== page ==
Good man, Jim Bates, who we got to know very well when he was defensive coordinator for the Atlanta Falcons in 1994.
Not good enough, though, to rescue this Titanic of a season for the Miami Dolphins. But then again, owner Wayne Huizenga could have summoned the ghosts of Vince Lombardi, George Halas and Tom Landry on Monday evening, after Dave Wannstedt had put himself out of his misery by resigning, and it wouldn't make any difference for 2004.
In fact, nothing, not even Bates working 18-hour days (which he probably will), can clean up this mess. Huizenga, who made his fortune in waste disposal and understands a thing or two about scrap heaps and landfills and the stench of wretched refuse, certainly knows there is nothing to be salvaged from this train wreck of a season.
Our guess is that none of that will matter to Bates, whose basic pragmatism is likely to be overshadowed by his own pride, and the belief he might be able to at least get the ship pointed in the right direction for whatever big-name coach inherits the dawdling Dolphins in 2005.
It is, of course, a thankless role into which Bates has stepped. But then Bates isn't one of those guys who needs a slap on the back or a hearty attaboy to motivate him. He will put his head down and forge ahead, make whatever personnel and schematic changes he deems reasonable and try to straighten up the mess as much as possible, so that his successor doesn't walk into a completely unkempt and untenable situation.
Our guess is, too, that Bates will be somewhat flexible in listening to ideas, not only from his assistants but also his players. How do we know that? Because we have watched Jim Bates mature from an intractable coach, one who was dead certain that the unusual 5-2 scheme he installed with the Falcons in 1994 would work, to a guy who underwent a metamorphosis of sorts when the college-style defense failed miserably.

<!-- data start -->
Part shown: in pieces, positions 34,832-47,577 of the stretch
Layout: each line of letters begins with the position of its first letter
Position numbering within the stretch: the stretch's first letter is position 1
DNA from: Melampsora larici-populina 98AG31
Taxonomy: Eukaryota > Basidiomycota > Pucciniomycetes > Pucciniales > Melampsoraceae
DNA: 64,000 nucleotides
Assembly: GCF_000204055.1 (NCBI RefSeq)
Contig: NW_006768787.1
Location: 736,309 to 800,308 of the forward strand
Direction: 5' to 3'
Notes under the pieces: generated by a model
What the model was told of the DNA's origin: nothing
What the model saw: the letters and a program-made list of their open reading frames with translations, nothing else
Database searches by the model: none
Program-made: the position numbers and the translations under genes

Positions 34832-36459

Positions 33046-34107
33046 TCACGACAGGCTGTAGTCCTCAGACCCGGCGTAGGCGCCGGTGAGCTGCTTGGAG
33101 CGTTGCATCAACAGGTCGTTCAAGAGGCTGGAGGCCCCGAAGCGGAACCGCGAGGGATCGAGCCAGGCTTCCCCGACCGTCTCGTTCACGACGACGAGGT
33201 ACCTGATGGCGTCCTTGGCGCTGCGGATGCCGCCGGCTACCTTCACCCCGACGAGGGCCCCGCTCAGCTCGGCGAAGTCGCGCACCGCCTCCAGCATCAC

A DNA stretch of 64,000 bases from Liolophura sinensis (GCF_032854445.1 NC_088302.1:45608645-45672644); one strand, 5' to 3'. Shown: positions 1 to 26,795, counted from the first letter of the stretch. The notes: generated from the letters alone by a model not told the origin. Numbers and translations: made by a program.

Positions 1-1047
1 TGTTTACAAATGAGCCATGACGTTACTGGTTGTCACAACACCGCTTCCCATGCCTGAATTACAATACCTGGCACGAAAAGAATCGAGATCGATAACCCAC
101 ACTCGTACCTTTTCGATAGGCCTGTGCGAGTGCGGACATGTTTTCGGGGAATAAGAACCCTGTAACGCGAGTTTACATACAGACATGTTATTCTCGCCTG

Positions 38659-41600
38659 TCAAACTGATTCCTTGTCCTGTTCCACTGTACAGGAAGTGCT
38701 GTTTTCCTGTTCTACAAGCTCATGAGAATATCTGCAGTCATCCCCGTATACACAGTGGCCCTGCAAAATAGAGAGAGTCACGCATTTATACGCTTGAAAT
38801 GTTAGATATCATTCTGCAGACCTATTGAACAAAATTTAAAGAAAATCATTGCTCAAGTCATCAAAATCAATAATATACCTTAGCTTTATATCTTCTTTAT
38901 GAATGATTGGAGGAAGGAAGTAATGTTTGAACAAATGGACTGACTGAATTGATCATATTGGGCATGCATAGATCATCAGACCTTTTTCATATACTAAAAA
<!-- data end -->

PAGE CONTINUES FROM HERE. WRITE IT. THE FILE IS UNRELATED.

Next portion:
A decade later, that 5-2 scheme is barely an entry in the Bates memory banks. There are some detractors who strongly suggest that Bates, a 4-3 guy now, has played things a bit too safe during his Miami tenure. That the "shell" secondary coverages to which the club often resorts, even in those seasons when the Dolphins openly declared they had the best single-coverage cornerbacks in the league, lack creativity. That the results have not quite risen to the talent level on-hand.
Some of those criticisms might be justifiable. But at the end of this season, when he takes his leave of the Dolphins, the bet here is that no one will criticize Bates for not trying to tidy up the organization for the next full-time head coach. Even that task, league history indicates, won't be easy.
In becoming the first interim coach in the NFL since Wade Phillips replaced Dan Reeves for the final three games with the Falcons in 2003, Bates is the 11th in-season replacement in the past decade. He is also the 55th in-season replacement since the 1970 merger, and the track record is reflective of just what a thankless role he has accepted.
Just 10 of the replacement coaches carved out winning records, and that includes four who coached in three games or less. Of the 26 who inherited a team with at least seven games remaining in a season, just five finished with winning marks. The cumulative record for the 54 replacement coaches is 110-242-1, a microscopic winning mark of .313.
None of those numbers will matter, of course, to Bates. A head coach again for the first time since he ran the San Antonio Gunslingers of the USFL in 1984-85, he will do what all coaches do, and that is to try to win the next game on the schedule. Hopefully, Bates can notch a victory or two before the year runs out. And, if he does, hopefully some folks will be paying attention.
Last time we checked, the folks at the University of Florida were looking for a new head coach, and Bates has some Gators ties, having once served as defensive coordinator there. The whispers from people I talk to in Gainesville are that the Bates name doesn't have the kind of cache the school needs. But if Bates wins some games with the rag-tag outfit over which he suddenly presides, athletic director Jeremy Foley could do much worse than to consider him a candidate.
A good guy thrown into such a morass of a situation, Bates isn't likely to want anyone to feel sorry for him, but he will need a job in a couple of months.
Len Pasquarelli is a senior NFL writer for ESPN.com. To check out Len's chat archive, click here.